The documents chronicle an ill-fated $7 million U.S. program in which former Federal Aviation Administration officials were tapped to retrain the Djiboutian air-traffic controllers in 2012 and 2013. The effort collapsed after the Djiboutians stopped showing up for classes and locked the American trainers out of the flight tower.
The controllers’ actions have exacerbated already difficult conditions at Camp Lemonnier, which shares its two runways with Djibouti’s only international airport, a French military base and a small contingent of Japanese military aircraft. As a result, the controllers must juggle civilian airliners with an unusual assortment of fighter planes, drones and cargo jets.
The U.S. military is the airport’s biggest user. It accounted for more than half of the 30,000 takeoffs and landings last year, military officials said.
In interviews, some of the former FAA officials said they were shocked that the U.S. military would tolerate such unsafe conditions.
“It’s mind-boggling,” said one former FAA official who spent nearly a year in Djibouti and spoke on the condition of anonymity out of fear of reprisals. “Literally, it’s the most dangerous airspace I’ve seen in the world, and I’ve been to Afghanistan.”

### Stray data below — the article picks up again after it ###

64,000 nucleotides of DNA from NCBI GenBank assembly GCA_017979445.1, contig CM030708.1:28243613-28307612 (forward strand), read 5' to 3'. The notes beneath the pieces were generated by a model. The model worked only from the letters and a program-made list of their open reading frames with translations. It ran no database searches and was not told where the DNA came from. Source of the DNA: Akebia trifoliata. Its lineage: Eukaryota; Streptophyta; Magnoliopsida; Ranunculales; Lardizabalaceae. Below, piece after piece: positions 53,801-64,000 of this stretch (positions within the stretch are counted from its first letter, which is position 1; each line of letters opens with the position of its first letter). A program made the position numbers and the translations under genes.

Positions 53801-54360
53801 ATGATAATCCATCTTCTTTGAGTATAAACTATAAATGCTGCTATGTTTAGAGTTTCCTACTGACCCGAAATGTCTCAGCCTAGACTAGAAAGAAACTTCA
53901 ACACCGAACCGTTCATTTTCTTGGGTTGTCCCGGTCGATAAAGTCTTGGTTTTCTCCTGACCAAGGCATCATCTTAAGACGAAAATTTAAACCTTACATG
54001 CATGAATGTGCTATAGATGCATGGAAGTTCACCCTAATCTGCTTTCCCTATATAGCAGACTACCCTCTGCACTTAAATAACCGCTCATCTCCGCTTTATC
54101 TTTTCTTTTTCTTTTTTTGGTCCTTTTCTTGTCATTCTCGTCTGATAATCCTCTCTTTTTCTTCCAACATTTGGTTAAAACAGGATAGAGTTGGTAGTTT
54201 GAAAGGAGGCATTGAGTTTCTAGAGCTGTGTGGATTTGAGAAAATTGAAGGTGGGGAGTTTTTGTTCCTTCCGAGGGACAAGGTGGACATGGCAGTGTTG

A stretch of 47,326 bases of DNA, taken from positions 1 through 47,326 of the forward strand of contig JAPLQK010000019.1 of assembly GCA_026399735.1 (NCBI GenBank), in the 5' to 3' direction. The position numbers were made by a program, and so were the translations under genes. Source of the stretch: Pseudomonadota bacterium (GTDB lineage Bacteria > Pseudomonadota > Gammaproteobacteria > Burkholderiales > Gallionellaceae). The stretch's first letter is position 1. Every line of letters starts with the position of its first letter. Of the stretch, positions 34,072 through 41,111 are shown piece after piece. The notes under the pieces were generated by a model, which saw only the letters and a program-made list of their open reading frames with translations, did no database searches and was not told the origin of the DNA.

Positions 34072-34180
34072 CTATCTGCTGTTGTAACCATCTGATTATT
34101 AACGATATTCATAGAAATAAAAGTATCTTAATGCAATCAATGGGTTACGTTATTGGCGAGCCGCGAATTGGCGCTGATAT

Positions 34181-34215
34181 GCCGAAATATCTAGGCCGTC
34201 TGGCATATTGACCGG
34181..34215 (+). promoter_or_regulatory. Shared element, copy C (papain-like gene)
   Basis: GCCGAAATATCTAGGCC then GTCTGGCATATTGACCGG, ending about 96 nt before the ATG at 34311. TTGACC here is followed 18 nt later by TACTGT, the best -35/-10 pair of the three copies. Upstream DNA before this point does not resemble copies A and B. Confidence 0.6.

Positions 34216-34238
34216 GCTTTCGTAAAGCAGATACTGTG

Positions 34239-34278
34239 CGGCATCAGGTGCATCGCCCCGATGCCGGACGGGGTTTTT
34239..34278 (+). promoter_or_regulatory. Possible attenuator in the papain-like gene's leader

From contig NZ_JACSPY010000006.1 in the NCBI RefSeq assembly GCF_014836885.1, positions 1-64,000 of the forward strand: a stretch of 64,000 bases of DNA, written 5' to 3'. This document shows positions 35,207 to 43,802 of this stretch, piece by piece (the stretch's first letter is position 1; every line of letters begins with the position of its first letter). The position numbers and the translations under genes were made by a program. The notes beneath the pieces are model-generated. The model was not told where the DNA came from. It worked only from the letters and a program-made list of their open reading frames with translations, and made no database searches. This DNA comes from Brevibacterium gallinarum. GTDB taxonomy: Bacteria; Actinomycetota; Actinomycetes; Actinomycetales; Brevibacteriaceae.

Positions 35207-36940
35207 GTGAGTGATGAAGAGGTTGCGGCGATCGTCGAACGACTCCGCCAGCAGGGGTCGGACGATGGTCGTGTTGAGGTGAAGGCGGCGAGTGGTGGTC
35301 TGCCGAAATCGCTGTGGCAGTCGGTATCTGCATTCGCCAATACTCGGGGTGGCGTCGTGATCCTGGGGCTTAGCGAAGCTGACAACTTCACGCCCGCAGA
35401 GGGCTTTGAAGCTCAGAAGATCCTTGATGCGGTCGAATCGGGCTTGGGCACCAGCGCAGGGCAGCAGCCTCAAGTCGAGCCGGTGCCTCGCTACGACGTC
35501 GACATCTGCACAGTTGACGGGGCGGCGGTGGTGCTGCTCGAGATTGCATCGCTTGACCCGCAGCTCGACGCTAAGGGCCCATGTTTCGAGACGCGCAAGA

Although Camp Lemonnier is a joint base used by each branch of the U.S. armed forces, the Navy holds primary responsibility for its upkeep and protection.
Navy officials were slow to respond to queries about aviation safety hazards in Djibouti, taking more than 14 months to process The Post’s Freedom of Information Act request. They released the unclassified documents only after The Post said it would file a lawsuit.
The Navy heavily redacted the records, blacking out reports of narrowly averted collisions and mistake after mistake by the Djiboutian controllers. The Post obtained uncensored copies from a source upset about the military’s attempt to conceal the problems.
Navy Capt. Matthew P. O’Keefe, the commanding officer of Camp Lemonnier, played down the risks cited in the documents, saying they did not reflect current conditions.